What advice would you give to those with ambitions to reach a management or leadership level in HR?

Study in the relevant field– vacancies generally require CIPD qualifications, so that’s got to be a prerequisite.  But as well as being a human resources specialist, you’ve also got to be prepared to be an all-round manager.  Stay close to the core of the business, understand the challenges that other managers are facing, and believe in the business you’re working for; it makes the job a lot easier.  Finally, understand that leadership isn’t about rank or role; it’s about engaging and bringing people along with you.

What do you think is the biggest challenge for HR in the workplace?

There are several. One is the diminishing workforce due to the aging population.  HR needs to focus on reskilling or upskilling people, providing increased flexible working and strengthening non-discriminatory practices.  HR also needs to be proactive about the health and wellbeing of people in the workplace.

There is also the challenge of staying abreast of advancing technology.  New products are continuously coming on to the market but it is important to remember that it’s people who define HR and that any technology should be compatible with the organisation’s culture and business model.

Which employees can benefit the most from mentoring?

New entrants to the workforce, underperformers, and those who are reskilling and going into a different role.

In your experience, what are the best ways to engage employees?

It’s a challenge. One important objective is to make employees stakeholders in the business.  HR practitioners and leaders must recognise that it’s the work that frontline personnel do that makes an organisation run and that they deliver the customer experience.  Getting people to understand the vision, mission and values is important, but it’s also vital that people have a sense of belonging and know that they are valued.  Managers must be responsible and accountable for engagement; ensure that staff receive regular support and supervision sessions; equip their teams with the training and resources they need; and deal with difficulties sensitively and in a dignified way.  Promoting diversity and inclusion will also help to build trust and a healthy working environment.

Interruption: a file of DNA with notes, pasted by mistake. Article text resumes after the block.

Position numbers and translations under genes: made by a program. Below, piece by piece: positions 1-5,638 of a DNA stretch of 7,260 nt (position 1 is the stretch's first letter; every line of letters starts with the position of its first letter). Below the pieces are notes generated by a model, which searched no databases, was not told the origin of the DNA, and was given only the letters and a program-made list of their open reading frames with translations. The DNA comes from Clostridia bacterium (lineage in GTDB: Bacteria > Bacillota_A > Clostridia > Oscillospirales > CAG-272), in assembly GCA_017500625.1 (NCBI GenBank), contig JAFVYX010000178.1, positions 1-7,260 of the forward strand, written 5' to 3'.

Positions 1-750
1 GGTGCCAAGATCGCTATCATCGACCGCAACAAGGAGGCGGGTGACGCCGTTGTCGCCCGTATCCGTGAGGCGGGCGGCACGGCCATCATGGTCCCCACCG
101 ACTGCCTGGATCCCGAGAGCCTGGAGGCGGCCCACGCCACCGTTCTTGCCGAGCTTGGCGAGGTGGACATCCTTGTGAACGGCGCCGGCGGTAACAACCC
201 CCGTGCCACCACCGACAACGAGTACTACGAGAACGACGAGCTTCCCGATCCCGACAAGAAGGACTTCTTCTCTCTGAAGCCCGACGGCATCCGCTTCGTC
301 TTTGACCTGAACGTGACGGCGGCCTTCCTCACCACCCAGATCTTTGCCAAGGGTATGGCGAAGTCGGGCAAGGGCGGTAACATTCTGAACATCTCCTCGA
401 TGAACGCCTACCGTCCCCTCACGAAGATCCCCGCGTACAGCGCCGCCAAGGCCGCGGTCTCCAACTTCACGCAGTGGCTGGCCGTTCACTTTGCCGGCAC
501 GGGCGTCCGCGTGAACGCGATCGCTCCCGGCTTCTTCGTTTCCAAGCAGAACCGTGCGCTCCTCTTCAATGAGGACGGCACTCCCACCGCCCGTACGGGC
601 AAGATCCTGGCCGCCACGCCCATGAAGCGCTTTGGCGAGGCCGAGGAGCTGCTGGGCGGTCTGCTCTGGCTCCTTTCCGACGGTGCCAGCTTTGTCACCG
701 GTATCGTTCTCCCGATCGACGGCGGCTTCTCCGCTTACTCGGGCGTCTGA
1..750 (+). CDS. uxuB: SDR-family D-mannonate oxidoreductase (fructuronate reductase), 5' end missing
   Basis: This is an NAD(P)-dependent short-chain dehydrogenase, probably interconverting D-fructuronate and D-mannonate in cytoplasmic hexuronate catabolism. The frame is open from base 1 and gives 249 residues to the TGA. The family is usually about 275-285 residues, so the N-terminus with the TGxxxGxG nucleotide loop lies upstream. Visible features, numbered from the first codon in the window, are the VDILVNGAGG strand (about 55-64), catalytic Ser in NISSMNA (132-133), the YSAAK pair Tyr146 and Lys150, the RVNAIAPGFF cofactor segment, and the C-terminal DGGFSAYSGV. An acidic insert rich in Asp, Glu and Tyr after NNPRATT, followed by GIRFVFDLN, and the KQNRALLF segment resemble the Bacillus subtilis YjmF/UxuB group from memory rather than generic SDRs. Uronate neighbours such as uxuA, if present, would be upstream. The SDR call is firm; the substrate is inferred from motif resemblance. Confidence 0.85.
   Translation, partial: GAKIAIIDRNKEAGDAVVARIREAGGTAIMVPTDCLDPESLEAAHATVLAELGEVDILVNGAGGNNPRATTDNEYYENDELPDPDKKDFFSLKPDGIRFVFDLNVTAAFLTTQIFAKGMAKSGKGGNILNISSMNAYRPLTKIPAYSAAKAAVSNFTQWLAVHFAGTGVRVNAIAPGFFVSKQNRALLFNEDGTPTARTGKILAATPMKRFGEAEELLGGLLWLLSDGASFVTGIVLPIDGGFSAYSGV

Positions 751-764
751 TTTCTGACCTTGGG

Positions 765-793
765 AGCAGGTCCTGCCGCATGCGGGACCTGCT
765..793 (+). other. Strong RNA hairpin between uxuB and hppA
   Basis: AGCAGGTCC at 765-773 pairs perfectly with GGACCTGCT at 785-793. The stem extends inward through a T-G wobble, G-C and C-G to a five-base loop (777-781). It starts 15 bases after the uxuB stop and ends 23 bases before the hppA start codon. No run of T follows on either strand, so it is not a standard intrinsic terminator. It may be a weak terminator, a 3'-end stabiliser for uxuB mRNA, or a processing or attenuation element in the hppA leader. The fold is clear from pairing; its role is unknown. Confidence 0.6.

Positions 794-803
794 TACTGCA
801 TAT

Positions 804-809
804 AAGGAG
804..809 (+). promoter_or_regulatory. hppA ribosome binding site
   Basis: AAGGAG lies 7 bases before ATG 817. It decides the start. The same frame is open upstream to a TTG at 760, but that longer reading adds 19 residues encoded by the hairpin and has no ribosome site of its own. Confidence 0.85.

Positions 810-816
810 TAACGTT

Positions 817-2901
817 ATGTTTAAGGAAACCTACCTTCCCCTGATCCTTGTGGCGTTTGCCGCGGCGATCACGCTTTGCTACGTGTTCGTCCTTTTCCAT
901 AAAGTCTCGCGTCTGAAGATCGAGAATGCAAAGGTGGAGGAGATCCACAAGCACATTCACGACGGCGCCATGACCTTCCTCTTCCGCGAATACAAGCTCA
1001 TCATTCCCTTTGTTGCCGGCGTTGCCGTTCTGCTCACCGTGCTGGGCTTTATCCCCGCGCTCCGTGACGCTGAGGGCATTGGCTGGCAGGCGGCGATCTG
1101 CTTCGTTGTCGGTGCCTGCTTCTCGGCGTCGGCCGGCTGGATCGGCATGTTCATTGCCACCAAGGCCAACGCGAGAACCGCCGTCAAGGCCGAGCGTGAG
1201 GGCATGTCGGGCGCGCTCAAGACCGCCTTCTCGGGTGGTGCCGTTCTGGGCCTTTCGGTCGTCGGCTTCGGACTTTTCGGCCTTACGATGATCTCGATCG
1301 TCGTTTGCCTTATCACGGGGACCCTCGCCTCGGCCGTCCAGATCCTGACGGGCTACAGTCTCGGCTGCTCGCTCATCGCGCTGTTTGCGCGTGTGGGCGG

AI: hindrance or help for HR?

I don’t think the two are mutually exclusive. I have some reservations about AI in that algorithms can take away the human element of, for example, recruitment.  It certainly has value, but only for part of the HR function.  Understanding the needs of your organisation and choosing tried and tested methods rather than the ‘latest new thing’ is key.

What impact do you think GDPR will have on your role?

We already operate really tight data protection practices in HR, so I welcome GDPR and think it will enhance the protections we currently have in place.  I think the biggest impact for organisations will inevitably be on marketing and recruitment.

When and how can a recruitment partner be of most help to an HR department?

The most useful agencies are those who invest time and effort in understanding the needs of the business, the role they’re recruiting for, the environment in which that role sits and then doing the legwork to find the right people.  What adds the most value is if their screening process has that human element; that they’ve met candidates face to face and, therefore, I then  know that the candidates I’m seeing are the best fit.

Recruitment is a key element in HR work and other managers depend on professional support from HR.  If we don’t get recruitment right, the rest doesn’t follow.

I like the fact recruitment agencies are becoming more diverse and providing free training – CPD is important, so this aspect is really useful.